Kayaking is an adventurous activity that many love. Some even regularly go out in kayaks to fish. It's an uplifting and refreshing activity, but sufficient care needs to be taken to ensure your safety.
Did You Know?Including all forms of kayaking, such as recreational, whitewater, touring, and stand-up paddling, more than 10 million Americans participate in some form of paddling sport every year.
Kayaking can be a risky pursuit, especially if you are plan to paddle in whitewater. It can roll and drop you into fast currents, the kayak can get caught up in strong currents itself, paddles can break, falls down waterfalls can cause injury―there are many things that can go wrong. To avoid these potential dangers, some items need to be carried along on kayaking trips.
Here is a list of items you must carry on your kayak in order to be safe and insured against potential catastrophe.
This is not meant in a slapstick, oh-no-I-forgot-the-paddles-again manner. Obviously, every kayaker must buy paddles. However, where many mess up is buying the right kind of paddles. Everyone needs to get different paddles according to their own preference and comfort, but there are a few common points. A light paddle with a broad blade always provides more efficient propulsion than heavy ones with a narrow blade. Also, get paddles with slightly cupped blades so that they catch more water with the same movement than plane paddles. When you are kayaking, the cupped part should face backwards, and not forwards, which happens more often than it should. Some practitioners also prefer paddles with curved, 'crankshaft' handles.
Also, with regard to paddles, always have spares at hand, especially if you are in remote regions. Paddles can be lost if you roll, or can even break with surprising frequency. Avoid getting caught short by buying a second pair, and always keep them beside you. Also, equip your paddles with paddle floats so that you don't lose them in case you roll.
An obvious, often mandatory, but often overlooked gear is life jackets or personal flotation devices. In several regions, it is mandatory to wear the jackets while kayaking, and even if it is not, it is a good practice to follow.
This kit must include a first aid kit, a compass, a flashlight, flares, and a whistle. A first aid kit is an absolute necessity on any adventure trip, including kayaking. If you roll and fall, you may cut yourself quite severely on sharp rocks or even human trash such as discarded fish hooks.
If, god forbid, you get lost or trapped somewhere, knowing where you are and where you need to go is absolutely vital to your chances of survival. And as for the whistle, I only have two words for you: Rose Dawson.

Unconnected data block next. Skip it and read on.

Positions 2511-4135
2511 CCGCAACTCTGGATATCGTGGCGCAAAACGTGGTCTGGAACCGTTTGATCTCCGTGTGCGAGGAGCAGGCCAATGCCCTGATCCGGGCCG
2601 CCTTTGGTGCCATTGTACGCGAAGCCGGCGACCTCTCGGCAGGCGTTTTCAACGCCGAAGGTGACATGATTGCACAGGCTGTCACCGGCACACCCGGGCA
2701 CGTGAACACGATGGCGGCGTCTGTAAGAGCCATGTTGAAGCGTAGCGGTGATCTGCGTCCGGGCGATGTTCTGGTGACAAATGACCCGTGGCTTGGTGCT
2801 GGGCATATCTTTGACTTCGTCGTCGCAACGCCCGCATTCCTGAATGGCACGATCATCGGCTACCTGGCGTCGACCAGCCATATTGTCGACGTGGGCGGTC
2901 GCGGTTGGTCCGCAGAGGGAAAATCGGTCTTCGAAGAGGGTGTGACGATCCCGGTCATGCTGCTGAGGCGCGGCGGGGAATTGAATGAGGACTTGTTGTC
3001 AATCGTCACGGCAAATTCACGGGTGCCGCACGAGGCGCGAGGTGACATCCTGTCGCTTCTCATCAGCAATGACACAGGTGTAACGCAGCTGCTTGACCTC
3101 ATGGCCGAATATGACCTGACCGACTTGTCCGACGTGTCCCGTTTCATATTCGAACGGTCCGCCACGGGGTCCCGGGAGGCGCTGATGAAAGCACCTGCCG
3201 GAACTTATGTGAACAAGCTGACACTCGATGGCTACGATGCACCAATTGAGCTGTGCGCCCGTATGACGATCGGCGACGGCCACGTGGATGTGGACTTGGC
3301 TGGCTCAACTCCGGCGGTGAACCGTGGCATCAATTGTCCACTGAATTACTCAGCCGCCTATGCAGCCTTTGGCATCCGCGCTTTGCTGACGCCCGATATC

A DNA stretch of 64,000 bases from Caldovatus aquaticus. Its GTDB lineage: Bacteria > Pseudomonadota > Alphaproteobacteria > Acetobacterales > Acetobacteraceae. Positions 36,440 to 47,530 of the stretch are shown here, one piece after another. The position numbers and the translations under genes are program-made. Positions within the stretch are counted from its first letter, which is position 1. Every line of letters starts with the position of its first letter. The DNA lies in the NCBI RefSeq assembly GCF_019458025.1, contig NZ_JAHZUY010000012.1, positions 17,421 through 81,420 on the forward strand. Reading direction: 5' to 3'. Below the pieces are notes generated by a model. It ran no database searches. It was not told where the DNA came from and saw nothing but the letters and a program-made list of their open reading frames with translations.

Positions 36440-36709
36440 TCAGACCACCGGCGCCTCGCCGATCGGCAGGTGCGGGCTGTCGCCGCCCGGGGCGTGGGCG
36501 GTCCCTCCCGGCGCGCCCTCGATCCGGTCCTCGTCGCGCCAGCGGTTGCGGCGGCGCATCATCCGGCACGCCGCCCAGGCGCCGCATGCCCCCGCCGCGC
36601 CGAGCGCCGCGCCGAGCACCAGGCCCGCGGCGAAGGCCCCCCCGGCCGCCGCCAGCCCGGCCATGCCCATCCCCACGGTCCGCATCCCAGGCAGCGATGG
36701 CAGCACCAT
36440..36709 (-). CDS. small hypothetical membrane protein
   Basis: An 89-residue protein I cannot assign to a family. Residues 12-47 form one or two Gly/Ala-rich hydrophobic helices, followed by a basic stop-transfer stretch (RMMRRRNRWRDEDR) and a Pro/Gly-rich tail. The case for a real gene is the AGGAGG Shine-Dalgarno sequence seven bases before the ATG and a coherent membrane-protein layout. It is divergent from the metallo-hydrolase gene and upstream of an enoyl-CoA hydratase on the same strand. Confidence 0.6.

This is one of the most important accessories if you are going to be kayaking over rough waters, or waters frequented by other boats. Water kicked up by other boats, or waves, can quickly accumulate in your kayak if you don't have a spray skirt. With a spray skirt on, you can, with sufficient expertise and practice, even perform a complete roll. If you don't have a spray skirt, at least make sure you have a bilge pump, which will solve the problem the spray skirt would have prevented.
For obvious reasons, valuable items such as your cell phone or camera can't be kept out in the open in a kayak. However, they can easily be kept handy with something as simple as Ziploc bags. These bags can also store other important items, such as an extra set of clothes and a towel, food, your emergency kit, etc.
No kayaker should need to be taught the importance of a throw rope. It is a crucial item in getting your kayak out of potentially sticky situations. You don't need fancy ropes made 'specially for kayaks', but a strong rope that is at least 20-25 ft long, is an absolute must. However, bear in mind that the rope should never be attached to your craft when not in use, as a free rope can get entangled in ways that can cause severe damage. Keep it coiled and close at hand.
A must-have if you are whitewater kayaking, a helmet is a worthwhile addition to have in any circumstances. Just because you are not whitewater kayaking doesn't mean that you can't fall onto jagged rocks.
Other than these, some optional additions include sunglasses if you need them, and warm fleece clothes if you are kayaking in winter. If you kayak quite frequently or in fairly strong currents, buy a pair of water sandals. These are a better option than normal footwear―which will be destroyed by frequent dunking in water―or going barefoot.
Make sure you have all the necessary equipment and gear, and only then let loose your craft on the current.